After using the Combine Explorer to evaluate the 20 closest athletic comps for top Freak Score receivers and the Box Score Scout to find the best overall comparisons for the top-five WRs according to the RotoViz Scouting Index, it’s time to switch gears to everyone’s favorite topic. Sleepers.
Every season has a number of compelling sleepers, and we’re going to start with a couple of my personal favorites. I have to admit to a little bias on the two players I’m covering today, as I’ve owned both of them in devy leagues. Both players finished 2019 with mildly disappointing numbers, and neither generated the kind of combine buzz we’ve seen from some of the big names. But a closer look uncovers a couple of plus athletes with stronger production resumes than most of the receivers found in the 10 to 15 range of the latest RSI.
Despite a pedestrian forty, Sills exited the combine with an above-average Freak Score due to his 6-foot-3, 211-pound frame, but he really excelled in the vertical leap (37.5). Sills also posted an impressive three-cone for a player of his size. As we mentioned in discussing the red flags for some of the combine standouts, a three-cone below 7.0 has been a strong indicator of NFL success for big receivers.
Sills’ top athletic comp is Brandon LaFell, a low-end NFL starter who’s managed a nine-year career without ever hitting 1,000 yards receiving. Only slightly further down, we find superstar Michael Thomas, a big, quick, and explosive player with an identical forty. Scroll a few more names and we land on Davante Adams, another star with a good explosion/agility profile.
Let’s bring in the Box Score Scout and add career and final season receiving numbers to the mix.
|100||David Sills V||120||0.22||0.41||0.23||1.3||4.57||211|
I’ve estimated Sills’ draft position at 120, because I can’t imagine a player with his size, athleticism, and TD-scoring acumen to fall much beyond that level.1
We see a couple of distinct trends within the comp group. The players who were younger, drafted earlier, and posted higher career yardage numbers often went on to fantastic careers. This doesn’t necessarily benefit Sills. Even in West Virginia’s prolific offense, Sills couldn’t quite reach 1,000 yards receiving as he shared receptions with Gary Jennings.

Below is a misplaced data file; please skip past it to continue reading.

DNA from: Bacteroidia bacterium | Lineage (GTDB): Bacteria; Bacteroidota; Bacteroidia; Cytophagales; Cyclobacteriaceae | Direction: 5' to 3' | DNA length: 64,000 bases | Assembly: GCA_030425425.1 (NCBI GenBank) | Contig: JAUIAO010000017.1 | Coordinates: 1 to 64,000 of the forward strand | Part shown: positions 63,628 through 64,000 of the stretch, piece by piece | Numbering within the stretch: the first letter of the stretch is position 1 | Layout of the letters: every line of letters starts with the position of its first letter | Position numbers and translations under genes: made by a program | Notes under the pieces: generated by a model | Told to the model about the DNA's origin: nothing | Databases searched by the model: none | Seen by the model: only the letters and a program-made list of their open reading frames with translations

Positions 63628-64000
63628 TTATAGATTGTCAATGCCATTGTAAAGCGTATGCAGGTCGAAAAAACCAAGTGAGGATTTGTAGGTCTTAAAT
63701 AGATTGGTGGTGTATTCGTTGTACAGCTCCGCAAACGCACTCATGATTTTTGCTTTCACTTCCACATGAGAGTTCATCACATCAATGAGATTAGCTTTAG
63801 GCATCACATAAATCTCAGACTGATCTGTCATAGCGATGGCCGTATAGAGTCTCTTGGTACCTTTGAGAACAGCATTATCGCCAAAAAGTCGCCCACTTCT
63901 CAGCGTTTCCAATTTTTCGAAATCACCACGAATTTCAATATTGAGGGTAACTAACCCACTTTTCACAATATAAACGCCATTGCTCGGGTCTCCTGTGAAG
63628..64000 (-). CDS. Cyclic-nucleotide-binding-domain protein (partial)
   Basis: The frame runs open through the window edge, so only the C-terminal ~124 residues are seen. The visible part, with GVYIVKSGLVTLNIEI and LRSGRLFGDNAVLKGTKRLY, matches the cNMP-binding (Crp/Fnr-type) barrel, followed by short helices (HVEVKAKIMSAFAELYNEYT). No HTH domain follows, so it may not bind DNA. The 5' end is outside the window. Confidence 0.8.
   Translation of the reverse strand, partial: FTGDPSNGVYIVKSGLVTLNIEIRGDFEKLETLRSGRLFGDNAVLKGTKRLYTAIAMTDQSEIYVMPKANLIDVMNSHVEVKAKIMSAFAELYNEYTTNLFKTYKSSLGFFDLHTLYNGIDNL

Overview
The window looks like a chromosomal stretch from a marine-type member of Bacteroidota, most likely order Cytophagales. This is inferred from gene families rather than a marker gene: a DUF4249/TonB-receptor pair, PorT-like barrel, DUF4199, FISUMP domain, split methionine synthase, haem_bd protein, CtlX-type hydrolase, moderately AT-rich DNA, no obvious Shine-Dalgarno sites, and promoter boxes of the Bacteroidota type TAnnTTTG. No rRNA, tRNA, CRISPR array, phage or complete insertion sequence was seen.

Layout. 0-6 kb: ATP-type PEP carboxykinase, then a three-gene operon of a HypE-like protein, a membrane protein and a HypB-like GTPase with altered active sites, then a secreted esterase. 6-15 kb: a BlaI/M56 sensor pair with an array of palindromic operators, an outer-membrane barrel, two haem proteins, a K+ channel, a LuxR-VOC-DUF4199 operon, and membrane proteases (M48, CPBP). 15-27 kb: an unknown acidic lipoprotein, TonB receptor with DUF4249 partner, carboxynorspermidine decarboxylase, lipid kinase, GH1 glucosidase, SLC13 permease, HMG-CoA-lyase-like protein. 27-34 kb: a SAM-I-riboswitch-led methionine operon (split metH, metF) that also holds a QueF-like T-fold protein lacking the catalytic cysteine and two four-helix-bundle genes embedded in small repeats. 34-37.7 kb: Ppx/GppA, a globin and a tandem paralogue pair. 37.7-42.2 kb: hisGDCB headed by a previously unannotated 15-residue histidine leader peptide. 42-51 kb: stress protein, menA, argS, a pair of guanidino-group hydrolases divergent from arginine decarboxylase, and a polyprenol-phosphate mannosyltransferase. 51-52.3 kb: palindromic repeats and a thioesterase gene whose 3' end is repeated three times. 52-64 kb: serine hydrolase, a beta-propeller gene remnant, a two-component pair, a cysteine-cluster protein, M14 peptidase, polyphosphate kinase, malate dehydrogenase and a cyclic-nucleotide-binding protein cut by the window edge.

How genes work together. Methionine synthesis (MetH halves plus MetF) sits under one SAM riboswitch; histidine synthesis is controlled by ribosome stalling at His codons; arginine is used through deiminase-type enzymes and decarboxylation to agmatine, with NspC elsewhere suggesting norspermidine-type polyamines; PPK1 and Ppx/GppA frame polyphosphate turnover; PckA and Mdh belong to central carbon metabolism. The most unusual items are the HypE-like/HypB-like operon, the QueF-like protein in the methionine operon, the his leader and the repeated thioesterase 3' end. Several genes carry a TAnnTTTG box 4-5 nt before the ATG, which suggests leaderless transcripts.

Sills separates himself in the TD department where he found the end zone 33 times in his final 24 games. His career TD market share bests even serious NFL red-zone threats like JuJu Smith-Schuster and DeAndre Hopkins.
The West Virginia product becomes even more interesting when we consider his circuitous route to the receiver position. A former phenom at quarterback, it was not until Sills returned for his second stint with the Mountaineers that he fully embraced the receiver position. Jordan Hoover chronicles Sills’ path and what it means in Overshadowed at the Combine, Stills is Still a Receiver to Target
How to Play It: Sills shouldn’t be expected to perform like the stars from his comp lists, but these names hint at significantly more upside than other names bandied about in the projected third- to fifth-round range. A likely priority target late in rookie drafts, we’ll update after the reality draft.
Thompson didn’t stand out at the combine with a 4.57 in the forty, but he impressed with a 38.5-inch vertical and 10.9 agility score (more than 0.4 faster than the 50th percentile time of 11.32). This type of explosion and agility with Thompson’s 6-foot-1, 205-pound frame gives him a lot of potential versatility as an NFL weapon.
Much as we saw for the Freak Score standouts, Thompson’s physical comps offer a mixed bag. Mohamed Sanu has emerged as an all-purpose NFL player without being fantasy viable, while Trey Quinn will try to take over the underneath role in Washington. Davante Adams shows up as one of the closest comps and would obviously be the home run outcome. Adams posted nearly identical results in the forty, vertical, and three-cone.
Thompson may go later than 150, but with that estimate his comps include a host of impressive college players who have struggled to stay on NFL rosters. James Washington is the most exciting name, but his inclusion may also explain his underwhelming rookie season.2
Despite a production resume that places Thompson more in the practice squad range, he’s interesting for a couple of reasons. Between 2015 and 2016, Thompson gained more than 2,000 yards and averaged more than 20 yards per reception. This puts him in a fairly unique group.3 Instead of declaring for the draft, Thompson returned to Toledo in 2017 and was off to an electric start when a broken leg derailed his season. During that five-game run, he posted a Dominator Rating north of 34 percent.
Unfortunately, the 2018 campaign was his worst since his rookie year. Competing with Jon’Vea Johnson and Diontae Johnson in a Toledo offense that struggled after Logan Woodside’s graduation, he gained only 647 yards but did reach double-digits in TDs for the second time.
How to Play It: Thompson is a Watch List player unless he’s drafted earlier than expected and into a good situation, but his combination of athleticism, on-field explosiveness, and multi-season production makes him a candidate to outperform his BSS comps.